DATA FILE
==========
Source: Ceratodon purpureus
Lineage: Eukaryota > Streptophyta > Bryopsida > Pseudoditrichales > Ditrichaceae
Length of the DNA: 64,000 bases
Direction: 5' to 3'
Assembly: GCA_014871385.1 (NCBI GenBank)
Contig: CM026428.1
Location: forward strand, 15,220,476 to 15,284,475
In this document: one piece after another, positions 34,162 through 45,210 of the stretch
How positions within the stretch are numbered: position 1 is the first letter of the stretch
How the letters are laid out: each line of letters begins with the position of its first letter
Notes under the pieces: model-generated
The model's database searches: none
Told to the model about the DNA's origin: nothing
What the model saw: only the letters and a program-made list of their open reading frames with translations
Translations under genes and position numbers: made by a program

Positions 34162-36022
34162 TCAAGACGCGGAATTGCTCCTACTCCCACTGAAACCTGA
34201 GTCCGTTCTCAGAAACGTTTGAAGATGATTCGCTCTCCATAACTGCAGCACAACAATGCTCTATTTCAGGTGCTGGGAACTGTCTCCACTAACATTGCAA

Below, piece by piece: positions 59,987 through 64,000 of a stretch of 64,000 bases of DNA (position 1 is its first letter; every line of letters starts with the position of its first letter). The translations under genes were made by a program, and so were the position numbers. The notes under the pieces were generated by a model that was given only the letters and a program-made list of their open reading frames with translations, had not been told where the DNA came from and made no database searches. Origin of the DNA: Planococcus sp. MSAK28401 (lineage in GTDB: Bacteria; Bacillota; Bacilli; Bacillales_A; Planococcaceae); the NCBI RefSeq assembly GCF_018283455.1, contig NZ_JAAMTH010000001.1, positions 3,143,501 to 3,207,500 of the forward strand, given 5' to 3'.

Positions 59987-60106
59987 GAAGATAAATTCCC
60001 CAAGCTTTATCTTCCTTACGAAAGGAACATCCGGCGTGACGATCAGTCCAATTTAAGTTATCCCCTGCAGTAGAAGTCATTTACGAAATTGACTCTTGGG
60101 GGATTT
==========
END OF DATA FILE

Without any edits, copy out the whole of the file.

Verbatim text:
Source: Ceratodon purpureus
Lineage: Eukaryota > Streptophyta > Bryopsida > Pseudoditrichales > Ditrichaceae
Length of the DNA: 64,000 bases
Direction: 5' to 3'
Assembly: GCA_014871385.1 (NCBI GenBank)
Contig: CM026428.1
Location: forward strand, 15,220,476 to 15,284,475
In this document: one piece after another, positions 34,162 through 45,210 of the stretch
How positions within the stretch are numbered: position 1 is the first letter of the stretch
How the letters are laid out: each line of letters begins with the position of its first letter
Notes under the pieces: model-generated
The model's database searches: none
Told to the model about the DNA's origin: nothing
What the model saw: only the letters and a program-made list of their open reading frames with translations
Translations under genes and position numbers: made by a program

Positions 34162-36022
34162 TCAAGACGCGGAATTGCTCCTACTCCCACTGAAACCTGA
34201 GTCCGTTCTCAGAAACGTTTGAAGATGATTCGCTCTCCATAACTGCAGCACAACAATGCTCTATTTCAGGTGCTGGGAACTGTCTCCACTAACATTGCAA

Below, piece by piece: positions 59,987 through 64,000 of a stretch of 64,000 bases of DNA (position 1 is its first letter; every line of letters starts with the position of its first letter). The translations under genes were made by a program, and so were the position numbers. The notes under the pieces were generated by a model that was given only the letters and a program-made list of their open reading frames with translations, had not been told where the DNA came from and made no database searches. Origin of the DNA: Planococcus sp. MSAK28401 (lineage in GTDB: Bacteria; Bacillota; Bacilli; Bacillales_A; Planococcaceae); the NCBI RefSeq assembly GCF_018283455.1, contig NZ_JAAMTH010000001.1, positions 3,143,501 to 3,207,500 of the forward strand, given 5' to 3'.

Positions 59987-60106
59987 GAAGATAAATTCCC
60001 CAAGCTTTATCTTCCTTACGAAAGGAACATCCGGCGTGACGATCAGTCCAATTTAAGTTATCCCCTGCAGTAGAAGTCATTTACGAAATTGACTCTTGGG
60101 GGATTT